Sometimes the act of re-reading the scripture--or the work of delving into a good biblical commentary—will trigger a new idea or insight. If the idea or insight is not contained in the commentary in question, and the idea adds something genuinely new to the discussion of the biblical text, then the reader is free to submit this comment, without any endnote attached, as an "original contribution" to the GBC. On the other hand, if the idea is a re-working or paraphrase of what is contained in the commentary, then it is only reasonable to give credit to the original source for the idea—the commentary in question.

7. Regarding Credit for Your Work. The Global Bible Commentary wishes to acknowledge by name those who have labored to produce this commentary. At the time that you submit your contribution, you will be asked to supply your name and location to be included in a list associated with a particular chapter of the Bible. Those who contribute to multiple chapters will be included on the list of names for multiple chapters. Those who wish to remain anonymous may do so. Those who reside in regions of the world where Christians are persecuted may elect to use a pseudonym, or to conceal their location. Note: If the list of names becomes too long for individual chapters, then a single list may be compiled for the given book of the Bible.


Contributors to the GBC should bear in mind the following ten criteria for their written contributions:

  1. Conciseness of the Contribution.
  2. Classification on the Contribution (into one of the eight relevant categories).
  3. Clarity of the Contribution.
  4. Pertinence or Relevance (to the biblical text).
  5. Fit or Coherence (within the existing commentary).
  6. Supplementation (of the existing commentary).
  7. Proper Quotation (preferably of the New American Standard Version).
  8. Documentation (of one’s dependence on existing literature).
  9. Respect for the Biblical Text.
  10. Respect for a Diversity of Viewpoints.

1) Conciseness of the Contribution. Conciseness is one of the most important criteria for contributions to the GBC. This means that there should be no unnecessary words. Contributors should recall that the GBC seeks, in time, to offer a summary of literally hundreds—if not thousands—of original works. To allow space in the commentary for such a wealth of different insights and divergent points of view, it is essential that the key points be expressed in a very concise way.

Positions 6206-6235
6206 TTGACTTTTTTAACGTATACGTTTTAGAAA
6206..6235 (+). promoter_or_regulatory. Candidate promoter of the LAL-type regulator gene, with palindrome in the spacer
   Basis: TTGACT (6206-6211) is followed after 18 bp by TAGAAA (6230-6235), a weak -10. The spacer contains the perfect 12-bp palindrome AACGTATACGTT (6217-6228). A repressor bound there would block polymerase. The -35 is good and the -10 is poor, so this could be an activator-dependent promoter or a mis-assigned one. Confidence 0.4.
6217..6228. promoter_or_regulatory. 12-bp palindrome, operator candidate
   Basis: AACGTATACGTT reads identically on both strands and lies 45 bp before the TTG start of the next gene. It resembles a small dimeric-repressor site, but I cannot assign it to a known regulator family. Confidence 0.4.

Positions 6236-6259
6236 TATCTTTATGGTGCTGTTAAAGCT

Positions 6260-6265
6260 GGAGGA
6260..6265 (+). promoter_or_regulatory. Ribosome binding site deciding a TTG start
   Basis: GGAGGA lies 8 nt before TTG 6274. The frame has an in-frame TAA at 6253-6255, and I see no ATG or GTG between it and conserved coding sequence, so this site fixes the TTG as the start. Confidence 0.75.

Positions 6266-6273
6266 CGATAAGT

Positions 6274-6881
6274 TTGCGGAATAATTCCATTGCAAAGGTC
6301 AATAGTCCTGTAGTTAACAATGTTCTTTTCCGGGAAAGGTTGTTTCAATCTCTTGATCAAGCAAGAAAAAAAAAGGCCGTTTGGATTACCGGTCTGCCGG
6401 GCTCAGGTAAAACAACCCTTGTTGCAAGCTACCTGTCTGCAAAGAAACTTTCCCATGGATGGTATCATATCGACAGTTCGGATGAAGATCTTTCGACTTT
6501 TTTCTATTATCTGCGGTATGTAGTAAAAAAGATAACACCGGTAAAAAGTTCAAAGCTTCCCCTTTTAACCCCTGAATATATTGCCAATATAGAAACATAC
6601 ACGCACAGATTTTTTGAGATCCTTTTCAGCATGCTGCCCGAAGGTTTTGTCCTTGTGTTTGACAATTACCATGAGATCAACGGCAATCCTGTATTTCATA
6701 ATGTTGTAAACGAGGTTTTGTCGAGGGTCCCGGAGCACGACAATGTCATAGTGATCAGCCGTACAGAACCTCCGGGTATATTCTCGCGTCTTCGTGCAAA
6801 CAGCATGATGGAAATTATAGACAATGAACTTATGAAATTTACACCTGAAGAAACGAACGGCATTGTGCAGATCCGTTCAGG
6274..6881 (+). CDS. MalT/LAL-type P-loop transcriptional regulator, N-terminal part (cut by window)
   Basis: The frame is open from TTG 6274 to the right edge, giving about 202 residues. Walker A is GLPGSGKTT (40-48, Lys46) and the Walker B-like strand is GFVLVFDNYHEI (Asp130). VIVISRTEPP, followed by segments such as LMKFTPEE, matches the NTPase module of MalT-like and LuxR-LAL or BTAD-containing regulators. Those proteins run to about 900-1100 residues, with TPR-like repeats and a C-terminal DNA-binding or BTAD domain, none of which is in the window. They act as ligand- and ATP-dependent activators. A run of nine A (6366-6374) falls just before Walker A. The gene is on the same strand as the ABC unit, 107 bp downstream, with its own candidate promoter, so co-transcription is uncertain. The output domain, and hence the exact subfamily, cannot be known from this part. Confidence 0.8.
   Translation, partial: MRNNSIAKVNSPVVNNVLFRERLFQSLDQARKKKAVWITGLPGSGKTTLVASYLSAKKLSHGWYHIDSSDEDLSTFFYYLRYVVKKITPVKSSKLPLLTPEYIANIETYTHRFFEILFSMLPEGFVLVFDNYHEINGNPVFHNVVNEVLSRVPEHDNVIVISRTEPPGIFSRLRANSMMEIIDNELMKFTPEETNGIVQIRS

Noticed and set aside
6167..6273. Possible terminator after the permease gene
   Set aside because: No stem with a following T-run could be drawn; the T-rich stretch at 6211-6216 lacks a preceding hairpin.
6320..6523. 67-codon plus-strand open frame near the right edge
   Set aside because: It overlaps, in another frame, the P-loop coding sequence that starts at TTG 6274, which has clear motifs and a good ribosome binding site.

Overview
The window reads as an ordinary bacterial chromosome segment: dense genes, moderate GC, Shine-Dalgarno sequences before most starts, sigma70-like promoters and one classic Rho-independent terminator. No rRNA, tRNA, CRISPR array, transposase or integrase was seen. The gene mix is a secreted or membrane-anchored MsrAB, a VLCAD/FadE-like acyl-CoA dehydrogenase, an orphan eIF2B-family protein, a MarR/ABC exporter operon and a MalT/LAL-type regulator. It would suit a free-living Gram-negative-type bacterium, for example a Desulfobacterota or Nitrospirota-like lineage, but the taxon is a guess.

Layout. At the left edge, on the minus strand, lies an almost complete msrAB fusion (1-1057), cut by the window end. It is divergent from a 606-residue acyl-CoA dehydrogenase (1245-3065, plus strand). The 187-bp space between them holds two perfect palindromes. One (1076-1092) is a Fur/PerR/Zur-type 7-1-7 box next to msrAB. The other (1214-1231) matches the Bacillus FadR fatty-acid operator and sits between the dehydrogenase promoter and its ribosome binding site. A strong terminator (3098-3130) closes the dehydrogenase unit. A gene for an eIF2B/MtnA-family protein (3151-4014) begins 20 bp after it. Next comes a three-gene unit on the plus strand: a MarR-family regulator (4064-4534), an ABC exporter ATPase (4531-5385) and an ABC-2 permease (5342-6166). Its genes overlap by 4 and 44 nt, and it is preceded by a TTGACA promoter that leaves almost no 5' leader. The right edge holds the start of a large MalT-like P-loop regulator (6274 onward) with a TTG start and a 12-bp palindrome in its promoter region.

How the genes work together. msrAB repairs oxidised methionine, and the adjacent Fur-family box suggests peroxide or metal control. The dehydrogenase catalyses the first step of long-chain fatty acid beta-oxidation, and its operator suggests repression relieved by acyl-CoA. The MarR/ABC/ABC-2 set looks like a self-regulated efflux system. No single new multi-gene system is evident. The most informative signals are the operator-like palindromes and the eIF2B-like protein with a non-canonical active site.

2) Classification on the Contribution (into one of the nine sections). The usefulness of the GBC depends in part on the proper classification of the material that has been contributed. New content may contain valuable insights, and yet if this ends up into the wrong place in the FBC, then it is not likely to be seen by those who are looking for it, and might benefit from it. Proper classification is thus another criterion for new material. In general, contributors should begin with the "Verse-By-Verse Exegesis" as a default location for content, and use the other eight sections of the commentary for the rest of their comments.

3) Clarity of the Contribution. Clarity is a criterion. Clear, readable English prose is essential. Those who add content that is not clear and understandable may have the content returned to them to be re-written. Those who are reading older commentaries (from the 1600s, 1700s, or 1800s) should think about how to rephrase and paraphrase their content in a way that will be easily understandable on the part of today’s readers.